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Welcome back Venus!

June 16, 2020

Early on, before Suntime was called “Suntime” it was mostly the Sun and Moon graphed on a sine wave with some cool 3D waves. Andew was debating whether or not to add other celestial bodies to the scene. Memories are fuzzy now, but not long after having that thought someone at our weekly Board Game Night was playing with it and then asked “Hey, that’s cool… can I see Venus?” so there you go. We decided to add Venus.

It turns out I didn’t know much about Venus before it became a feature in the app. I knew it was a planet and that it was bright, but aside from that. Not much else.

When you fiddle with the app right now (it’s mid-June) you’ll notice that Venus appears briefly in the morning and then fades. I learned that depending on the time of year, Venus is actually either our morning OR our evening star!

It isn’t difficult to understand why we call it a “star” even though it’s a planet. Venus is the brightest thing in our sky after the sun and moon thanks to its highly reflective atmosphere and its proximity to Earth.

But what makes it the morning star?

Venus orbits the sun closer than we do. As we rotate away from the Sun towards outer space each evening, we are also turning our backs to Venus. This is why we can never spot Venus in the middle of the night: it’s close to where the Sun is.

To understand why Venus only appears near dawn or dusk, there’s a little bit of geometry to visualise. If we can imagine Earth and Venus as two runners on a track around the sun, Earth would be on the outer track, and Venus on the inner track, moving faster.

Because Venus is constantly lapping us, there are times in the year where Venus pulls ahead of us and we can see Venus “in front”, as well as times of the year where Venus is about to lap us, and can be seen coming up “from behind”.

As the Earth spins counterclockwise around its axis, we see the Sun rise in the east and set in the west. Whether Venus is “in front” of or “behind” the Sun changes the order in which we see it.

Venus and Earth orbiting the sun

When Venus is ahead of us on the track, we see it “rising” in the morning before the Sun, and then disappearing as it gets outshone. By the time the Sun sets, Venus is already out of sight.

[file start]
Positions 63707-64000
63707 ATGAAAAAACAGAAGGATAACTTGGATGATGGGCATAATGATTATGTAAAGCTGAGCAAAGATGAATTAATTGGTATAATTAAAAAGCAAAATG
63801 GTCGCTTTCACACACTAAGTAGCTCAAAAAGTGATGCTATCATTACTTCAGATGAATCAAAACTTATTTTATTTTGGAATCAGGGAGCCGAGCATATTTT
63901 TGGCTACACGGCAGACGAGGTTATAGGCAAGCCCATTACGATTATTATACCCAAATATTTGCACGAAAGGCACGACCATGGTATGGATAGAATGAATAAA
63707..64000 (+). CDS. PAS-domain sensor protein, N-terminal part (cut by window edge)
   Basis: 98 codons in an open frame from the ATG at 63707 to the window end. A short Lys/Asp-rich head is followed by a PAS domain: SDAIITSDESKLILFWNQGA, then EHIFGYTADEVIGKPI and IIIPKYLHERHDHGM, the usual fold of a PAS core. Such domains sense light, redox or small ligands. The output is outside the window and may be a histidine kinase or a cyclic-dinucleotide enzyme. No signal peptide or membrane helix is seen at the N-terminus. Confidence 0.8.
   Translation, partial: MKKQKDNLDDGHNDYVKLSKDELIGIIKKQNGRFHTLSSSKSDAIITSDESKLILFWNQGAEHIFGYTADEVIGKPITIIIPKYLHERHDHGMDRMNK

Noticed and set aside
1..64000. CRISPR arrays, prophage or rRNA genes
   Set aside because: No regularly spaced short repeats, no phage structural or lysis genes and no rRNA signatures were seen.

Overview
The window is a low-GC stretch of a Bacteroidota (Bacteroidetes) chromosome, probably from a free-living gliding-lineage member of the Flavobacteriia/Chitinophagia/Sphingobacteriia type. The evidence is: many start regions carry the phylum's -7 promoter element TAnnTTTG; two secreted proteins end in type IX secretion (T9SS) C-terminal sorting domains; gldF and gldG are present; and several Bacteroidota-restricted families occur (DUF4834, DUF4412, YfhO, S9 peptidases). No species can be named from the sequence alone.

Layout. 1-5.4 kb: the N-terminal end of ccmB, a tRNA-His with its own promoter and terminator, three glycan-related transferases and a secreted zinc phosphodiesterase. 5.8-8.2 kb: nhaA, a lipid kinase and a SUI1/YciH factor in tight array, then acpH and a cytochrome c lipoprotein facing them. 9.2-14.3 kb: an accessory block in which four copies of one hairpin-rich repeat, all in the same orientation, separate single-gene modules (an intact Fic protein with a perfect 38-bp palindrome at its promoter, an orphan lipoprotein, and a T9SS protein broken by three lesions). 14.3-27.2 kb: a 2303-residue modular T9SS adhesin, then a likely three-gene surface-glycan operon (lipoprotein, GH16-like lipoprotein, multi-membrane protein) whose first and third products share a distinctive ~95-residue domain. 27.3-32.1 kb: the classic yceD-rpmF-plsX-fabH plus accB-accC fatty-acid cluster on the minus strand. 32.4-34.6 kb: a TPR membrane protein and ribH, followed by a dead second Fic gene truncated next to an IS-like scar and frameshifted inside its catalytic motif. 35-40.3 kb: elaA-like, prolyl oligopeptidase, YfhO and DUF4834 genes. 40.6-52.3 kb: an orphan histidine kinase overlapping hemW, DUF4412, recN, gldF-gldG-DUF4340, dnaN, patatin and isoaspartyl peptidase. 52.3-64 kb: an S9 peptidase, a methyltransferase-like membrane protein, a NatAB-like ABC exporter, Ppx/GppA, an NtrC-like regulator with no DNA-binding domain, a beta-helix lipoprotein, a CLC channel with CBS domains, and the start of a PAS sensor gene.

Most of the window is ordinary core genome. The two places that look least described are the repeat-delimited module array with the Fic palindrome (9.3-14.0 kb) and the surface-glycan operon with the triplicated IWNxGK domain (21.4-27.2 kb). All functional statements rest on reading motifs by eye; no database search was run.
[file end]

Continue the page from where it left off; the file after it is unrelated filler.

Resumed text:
When Venus is behind us on the track, we see the Sun rise first. By the time Venus rises, the Sun is still too bright. As the Sun sets we see Venus, which appears as if it is setting in the evening after the Sun has gone down.

Because of this, we see Venus rise before the Sun when it pulls ahead of our orbit, disappear as it goes around behind the sun, and then reappear again as the evening star when it catches up to us from behind.

Perhaps cumbersome, but this is the best analogy I could come up with to explain it to myself.

Venus is also invisible to the naked eye when it crosses directly between Earth and the Sun. Although too bright to observe directly, pretty spectacular imagery of transits of Venus have been documented, as in 2012:


Its dual appearance as an evening star or morning star often caused Venus to be mistaken for two different bodies in religion and folklore. The Romans alternatively called the planet Lucifer, “light-bringer”, or Vesper, “evening”.

Venus’s dramatic fall from heaven forms the basis for many stories, including the Sumerian Inanna, Bablyonian Etana, Greek Phaethon, and in the Biblical Book of Isaiah.

For star-gazers, Venus has been rising in the predawn eastern sky since mid-June, and will continue to be visible in the early hours until next March. The planet will disappear as it starts crossing the Sun opposite to us, reappearing in the evening next May.

— Heather


Curiosity piqued?

See orbits in action: Solar system simulator in javascript

Another explanation of what the heck Venus is doing: Venus, the Morning Star in 2019

All about Venus on NASA

Tags #Venus #Sun